I continue to be interested in the Atlantic Multidecadal Oscillation(AMO) impact of Flagstaff precipitation. It surprises me that there could be a link between the sea surface water temperatures in the North Atlantic and the rain and snow amounts on the other side of North America, in a desert.
I past posts, I have discussed the image below and the link of AMO and Flagstaff precipitation.
The basic summary is that if the Atlantic is cool (AMO Negative) and the Pacific is warm (PDO Positive), Northern Arizona should have a lower risk of drought. But, does the AMO alone have a noticeable effect on Flagstaff precipitation. Using the data from NOAA at their Earth Systems Research Library, and the precipitation data for Flagstaff since 1950, a potential match in the data sets appears. (I only use the data back to 1950 because the National Weather Service’s Flagstaff measurement location moved from downtown to the airport in 1950.) To help reduce short-term effects, I used the smoothed data for the AMO and last 12 months precipitation total. Here is the resulting graph:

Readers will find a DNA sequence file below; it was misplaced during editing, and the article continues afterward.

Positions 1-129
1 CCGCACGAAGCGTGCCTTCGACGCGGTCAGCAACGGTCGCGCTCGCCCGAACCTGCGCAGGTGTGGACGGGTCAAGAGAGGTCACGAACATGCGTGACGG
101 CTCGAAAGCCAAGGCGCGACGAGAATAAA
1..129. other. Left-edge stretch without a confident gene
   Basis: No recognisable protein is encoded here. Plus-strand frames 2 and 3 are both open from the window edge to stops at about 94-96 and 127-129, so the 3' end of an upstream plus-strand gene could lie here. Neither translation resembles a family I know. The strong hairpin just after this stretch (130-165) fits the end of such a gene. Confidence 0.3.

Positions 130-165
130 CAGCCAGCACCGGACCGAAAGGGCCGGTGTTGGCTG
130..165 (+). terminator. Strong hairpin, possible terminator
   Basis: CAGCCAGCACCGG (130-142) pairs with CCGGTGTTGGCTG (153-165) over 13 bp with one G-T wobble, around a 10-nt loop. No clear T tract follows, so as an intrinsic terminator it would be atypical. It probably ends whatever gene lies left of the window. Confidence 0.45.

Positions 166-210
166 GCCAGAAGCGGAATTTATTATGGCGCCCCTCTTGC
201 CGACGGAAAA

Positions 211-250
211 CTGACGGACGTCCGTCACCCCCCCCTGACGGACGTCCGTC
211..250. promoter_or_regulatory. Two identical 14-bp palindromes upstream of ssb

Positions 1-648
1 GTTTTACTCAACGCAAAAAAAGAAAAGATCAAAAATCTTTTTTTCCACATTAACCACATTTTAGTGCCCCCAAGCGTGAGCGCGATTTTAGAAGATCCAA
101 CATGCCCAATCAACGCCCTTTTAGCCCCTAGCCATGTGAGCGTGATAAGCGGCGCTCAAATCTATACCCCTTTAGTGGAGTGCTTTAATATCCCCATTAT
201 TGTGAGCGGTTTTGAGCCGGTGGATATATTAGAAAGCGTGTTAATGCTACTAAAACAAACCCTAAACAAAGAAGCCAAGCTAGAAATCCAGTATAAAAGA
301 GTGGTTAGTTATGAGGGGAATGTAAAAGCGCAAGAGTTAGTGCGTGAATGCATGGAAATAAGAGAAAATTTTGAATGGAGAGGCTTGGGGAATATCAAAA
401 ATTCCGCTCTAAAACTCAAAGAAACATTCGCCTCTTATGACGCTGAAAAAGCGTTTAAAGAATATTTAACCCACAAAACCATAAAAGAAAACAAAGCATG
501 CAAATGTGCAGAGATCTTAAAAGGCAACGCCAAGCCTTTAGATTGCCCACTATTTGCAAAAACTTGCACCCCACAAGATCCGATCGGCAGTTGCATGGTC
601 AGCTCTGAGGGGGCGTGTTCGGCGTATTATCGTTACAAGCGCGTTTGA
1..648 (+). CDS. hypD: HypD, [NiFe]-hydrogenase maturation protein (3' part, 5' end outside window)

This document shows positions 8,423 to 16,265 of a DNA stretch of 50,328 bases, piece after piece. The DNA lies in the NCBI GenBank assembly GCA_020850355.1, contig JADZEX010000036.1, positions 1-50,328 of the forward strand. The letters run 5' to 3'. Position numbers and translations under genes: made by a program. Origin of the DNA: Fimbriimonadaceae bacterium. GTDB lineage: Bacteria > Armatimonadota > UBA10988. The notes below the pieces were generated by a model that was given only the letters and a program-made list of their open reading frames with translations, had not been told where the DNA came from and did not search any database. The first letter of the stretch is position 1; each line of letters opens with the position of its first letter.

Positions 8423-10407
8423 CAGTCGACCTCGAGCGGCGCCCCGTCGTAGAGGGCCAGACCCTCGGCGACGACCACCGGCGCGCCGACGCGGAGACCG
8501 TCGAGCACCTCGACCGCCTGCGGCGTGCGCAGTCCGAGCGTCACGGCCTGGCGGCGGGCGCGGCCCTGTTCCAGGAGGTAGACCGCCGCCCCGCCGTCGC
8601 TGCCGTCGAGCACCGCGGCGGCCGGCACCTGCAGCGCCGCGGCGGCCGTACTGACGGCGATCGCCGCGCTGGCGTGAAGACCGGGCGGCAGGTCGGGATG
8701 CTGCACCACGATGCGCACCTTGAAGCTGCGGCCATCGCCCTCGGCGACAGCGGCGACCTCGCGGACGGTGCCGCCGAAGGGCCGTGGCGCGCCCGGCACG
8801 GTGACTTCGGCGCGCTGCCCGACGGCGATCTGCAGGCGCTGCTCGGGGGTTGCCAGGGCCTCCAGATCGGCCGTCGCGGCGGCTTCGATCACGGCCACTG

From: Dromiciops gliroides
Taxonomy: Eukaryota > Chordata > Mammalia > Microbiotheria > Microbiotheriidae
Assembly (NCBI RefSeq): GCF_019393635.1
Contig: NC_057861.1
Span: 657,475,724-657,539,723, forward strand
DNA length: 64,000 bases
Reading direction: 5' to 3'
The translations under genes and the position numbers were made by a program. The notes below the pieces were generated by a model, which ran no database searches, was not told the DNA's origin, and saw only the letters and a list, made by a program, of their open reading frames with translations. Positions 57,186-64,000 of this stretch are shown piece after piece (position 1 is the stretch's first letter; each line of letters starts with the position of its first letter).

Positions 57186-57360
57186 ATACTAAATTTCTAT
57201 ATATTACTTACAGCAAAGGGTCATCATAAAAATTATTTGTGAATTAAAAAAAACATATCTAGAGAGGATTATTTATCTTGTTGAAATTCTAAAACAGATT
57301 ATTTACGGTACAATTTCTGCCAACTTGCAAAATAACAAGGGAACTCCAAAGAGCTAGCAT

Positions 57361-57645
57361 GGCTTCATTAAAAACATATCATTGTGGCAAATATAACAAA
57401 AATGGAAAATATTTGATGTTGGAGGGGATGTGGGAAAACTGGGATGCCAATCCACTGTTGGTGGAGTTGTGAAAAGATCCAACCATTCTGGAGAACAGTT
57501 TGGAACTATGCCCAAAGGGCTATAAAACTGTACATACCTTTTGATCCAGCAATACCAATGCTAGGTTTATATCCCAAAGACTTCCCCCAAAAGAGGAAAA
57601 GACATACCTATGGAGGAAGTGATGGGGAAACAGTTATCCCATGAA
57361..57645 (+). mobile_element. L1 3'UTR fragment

Looking at the AMO data, I see three zones In the first zone, the AMO is mostly positive and ends around January 1963. In the second zone, it is mostly negative and goes through July 1995. In the last zone, it is mostly positive. Here is another graph with those zone highlighted.
Looking at the each of these zones, there also appears to be a difference in the 12 month precipitation amounts.The first and last zones have a lower average. But is that enough?
Looking at a histogram of the precipitation data shows the trend more clearly.
The first and last zones have their peaks at lower precipitation amounts. There is still plenty of overlap between the zones, but the 1963-1995 zone has a higher average and a longer tail at the higher amounts. The Atlantic sea surface temperatures seem to have an effect on Flagstaff’s precipitation.
One lingering point concerns me. The is a recent upward trend since about 2010. The AMO data above includes the entire North Atlantic, from the Equator to 70 degrees North. This view might not be the best. There has been a persistent band of cold water in the far northern region of the Atlantic for about the last two years. This matches a move to a higher average precipitation recently. A better subset of the North Atlantic might be worth considering.